Researchers at Johns Hopkins have found that the bone underneath the joints cartilage plays an important role in osteoarthritis and found that blocking a critical bone regulation protein can help stop the progression of the disease.
The prevailing theory on the development of OA focuses on joint cartilage, suggesting that unstable mechanical pressure on the joints leads to more and more harm to the cartilage—and pain to the patient—until the only treatment option left is total knee or hip replacement. The new theory, reported May 19 in Nature Medicine, suggests that initial harm to the cartilage causes the bone underneath it to behave improperly by building surplus bone. The extra bone stretches the cartilage above and speeds its decline.
"If there is something wrong with the leg of your chair and you try to fix it by replacing the cushion, you haven't solved the problem," says Xu Cao, Ph.D., director of the Center for Musculoskeletal Research in the Department of Orthopaedic Surgery at the Johns Hopkins University School of Medicine. "We think that the problem in OA is not just the cartilage 'cushion,' but the bone underneath," he adds.
Cao says degeneration is most frequently initiated by instability in the load-bearing joints of the knee and hip caused by injury or strain, so athletes, overweight people and people whose muscles are weakened by aging are at highest risk of developing OA. The prevalence of the disease is rapidly increasing; it currently affects 27 million Americans and may double by 2030. The only treatment available is pain management, or surgical replacement of the arthritic joint with a prosthetic one.
Cao says that the lack of effective drugs or a complete understanding of the underlying process that causes OA to progress led his group to search for a different underlying cause. "We began to think of cartilage and the bone underneath it, called subchondral bone, as functioning as a single unit," says Cao. "That helped us to see the ways in which the bone was responding to changes in the cartilage and exacerbating the problem."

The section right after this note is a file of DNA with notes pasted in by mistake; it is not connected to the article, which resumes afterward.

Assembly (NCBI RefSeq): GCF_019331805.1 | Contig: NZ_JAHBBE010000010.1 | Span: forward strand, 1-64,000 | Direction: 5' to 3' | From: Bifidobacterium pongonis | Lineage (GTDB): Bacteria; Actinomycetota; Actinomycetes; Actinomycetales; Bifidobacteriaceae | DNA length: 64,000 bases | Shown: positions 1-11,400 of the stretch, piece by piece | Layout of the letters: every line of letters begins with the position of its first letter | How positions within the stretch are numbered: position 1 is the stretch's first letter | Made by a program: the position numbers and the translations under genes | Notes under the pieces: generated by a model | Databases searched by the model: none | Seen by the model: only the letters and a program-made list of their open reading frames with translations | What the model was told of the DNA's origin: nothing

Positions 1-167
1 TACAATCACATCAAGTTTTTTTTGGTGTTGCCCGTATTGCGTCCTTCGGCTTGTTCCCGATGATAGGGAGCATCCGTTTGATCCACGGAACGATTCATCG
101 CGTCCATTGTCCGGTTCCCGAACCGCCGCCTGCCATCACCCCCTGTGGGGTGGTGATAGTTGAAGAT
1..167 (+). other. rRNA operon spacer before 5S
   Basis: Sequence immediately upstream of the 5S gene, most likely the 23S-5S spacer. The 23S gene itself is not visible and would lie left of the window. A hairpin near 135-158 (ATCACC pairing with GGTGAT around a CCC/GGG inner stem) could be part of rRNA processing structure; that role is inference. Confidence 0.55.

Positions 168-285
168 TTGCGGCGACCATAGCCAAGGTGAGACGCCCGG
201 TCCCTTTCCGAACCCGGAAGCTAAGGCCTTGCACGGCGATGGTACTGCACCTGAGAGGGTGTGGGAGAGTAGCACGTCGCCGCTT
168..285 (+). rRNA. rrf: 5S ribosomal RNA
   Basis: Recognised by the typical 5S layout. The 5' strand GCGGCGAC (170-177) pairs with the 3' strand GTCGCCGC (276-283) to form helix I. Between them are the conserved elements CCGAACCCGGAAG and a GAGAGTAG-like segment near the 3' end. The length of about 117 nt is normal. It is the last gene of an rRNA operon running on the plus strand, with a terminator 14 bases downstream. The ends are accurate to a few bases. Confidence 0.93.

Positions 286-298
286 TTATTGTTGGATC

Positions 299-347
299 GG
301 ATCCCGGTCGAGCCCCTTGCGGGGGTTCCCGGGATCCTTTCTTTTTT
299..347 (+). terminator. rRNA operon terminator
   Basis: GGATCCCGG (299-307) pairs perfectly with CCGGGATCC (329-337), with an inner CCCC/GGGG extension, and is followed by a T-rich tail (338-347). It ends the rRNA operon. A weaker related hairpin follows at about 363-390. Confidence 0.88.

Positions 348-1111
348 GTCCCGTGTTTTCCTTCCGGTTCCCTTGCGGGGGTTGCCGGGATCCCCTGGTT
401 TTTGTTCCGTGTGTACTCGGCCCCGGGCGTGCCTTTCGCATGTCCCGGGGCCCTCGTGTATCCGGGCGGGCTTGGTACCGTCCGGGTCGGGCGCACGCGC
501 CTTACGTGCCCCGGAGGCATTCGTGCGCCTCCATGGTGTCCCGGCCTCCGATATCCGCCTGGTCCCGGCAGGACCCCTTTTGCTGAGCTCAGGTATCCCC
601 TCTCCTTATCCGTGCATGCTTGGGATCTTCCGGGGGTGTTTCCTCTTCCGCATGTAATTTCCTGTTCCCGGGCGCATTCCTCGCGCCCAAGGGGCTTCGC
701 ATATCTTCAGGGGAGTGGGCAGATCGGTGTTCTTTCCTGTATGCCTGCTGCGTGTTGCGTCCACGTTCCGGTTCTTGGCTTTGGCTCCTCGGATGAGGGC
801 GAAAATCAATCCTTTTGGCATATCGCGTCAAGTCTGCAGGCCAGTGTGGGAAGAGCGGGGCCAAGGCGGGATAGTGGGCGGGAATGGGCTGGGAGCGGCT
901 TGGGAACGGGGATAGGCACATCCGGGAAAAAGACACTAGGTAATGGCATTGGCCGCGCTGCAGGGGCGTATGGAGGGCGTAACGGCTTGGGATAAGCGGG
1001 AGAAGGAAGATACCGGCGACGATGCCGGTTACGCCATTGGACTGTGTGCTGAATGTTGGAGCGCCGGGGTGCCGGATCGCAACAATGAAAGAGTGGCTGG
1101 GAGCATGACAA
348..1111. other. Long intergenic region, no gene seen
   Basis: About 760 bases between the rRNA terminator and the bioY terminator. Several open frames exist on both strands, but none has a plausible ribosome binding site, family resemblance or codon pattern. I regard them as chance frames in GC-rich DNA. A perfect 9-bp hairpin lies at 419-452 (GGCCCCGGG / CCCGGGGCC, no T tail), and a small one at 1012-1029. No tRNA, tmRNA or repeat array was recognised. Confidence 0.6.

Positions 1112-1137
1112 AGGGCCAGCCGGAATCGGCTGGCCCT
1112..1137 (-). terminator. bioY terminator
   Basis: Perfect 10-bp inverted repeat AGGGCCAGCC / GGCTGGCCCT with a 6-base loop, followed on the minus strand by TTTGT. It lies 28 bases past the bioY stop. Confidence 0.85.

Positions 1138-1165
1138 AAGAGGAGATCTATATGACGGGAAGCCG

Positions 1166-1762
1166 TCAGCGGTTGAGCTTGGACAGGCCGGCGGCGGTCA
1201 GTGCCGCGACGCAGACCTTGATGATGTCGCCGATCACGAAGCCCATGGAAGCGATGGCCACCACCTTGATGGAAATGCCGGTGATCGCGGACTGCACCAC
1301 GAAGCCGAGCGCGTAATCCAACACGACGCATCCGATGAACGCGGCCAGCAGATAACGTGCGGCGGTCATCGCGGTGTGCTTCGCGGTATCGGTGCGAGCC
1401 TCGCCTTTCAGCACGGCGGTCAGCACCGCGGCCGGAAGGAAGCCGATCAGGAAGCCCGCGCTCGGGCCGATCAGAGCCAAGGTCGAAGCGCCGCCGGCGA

Using mice with ACL (anterior cruciate ligament) tears, which are known to lead to OA of the knee, the researchers found that, as soon as one week after the injury, pockets of subchondral bone had been "chewed" away by cells called osteoclasts. This process activated high levels in the bone of a protein called TGF-beta1, which, in turn, recruited stem cells to the site so that they could create new bone to fill the holes. Cao calls these pockets of new bone formation "osteoid islets."
But the bone building and the bone destruction processes were not coordinated in the mice, and the bone building prevailed, placing further strain on the cartilage cap. It is this extraneous bone formation that Cao and his colleagues believe to be at the heart of OA, as confirmed in a computer simulation of the human knee.
With this new hypothesis in hand, complete with a protein suspect, the team tried several methods to block the activity of TGF-beta1. When a TGF-beta1 inhibitor drug was given intravenously, the subchondral bone improved significantly, but the cartilage cap deteriorated further. However, when a different inhibitor of TGF-beta1, an antibody against it, was injected directly into the subchondral bone, the positive effects were seen in the bone without the negative effects on the cartilage. The same result was also seen when TGF-beta1 was genetically disrupted in the bone precursor cells alone.
"Our results are potentially really good news for patients with OA," says Cao. "We are already working to develop a clinical trial to test the efficacy of locally applied TGF-beta1 antibodies in human patients at early stages of OA." If successful, their nonsurgical treatment could make OA — and the pain and debilitation it causes — halt in its tracks, he says.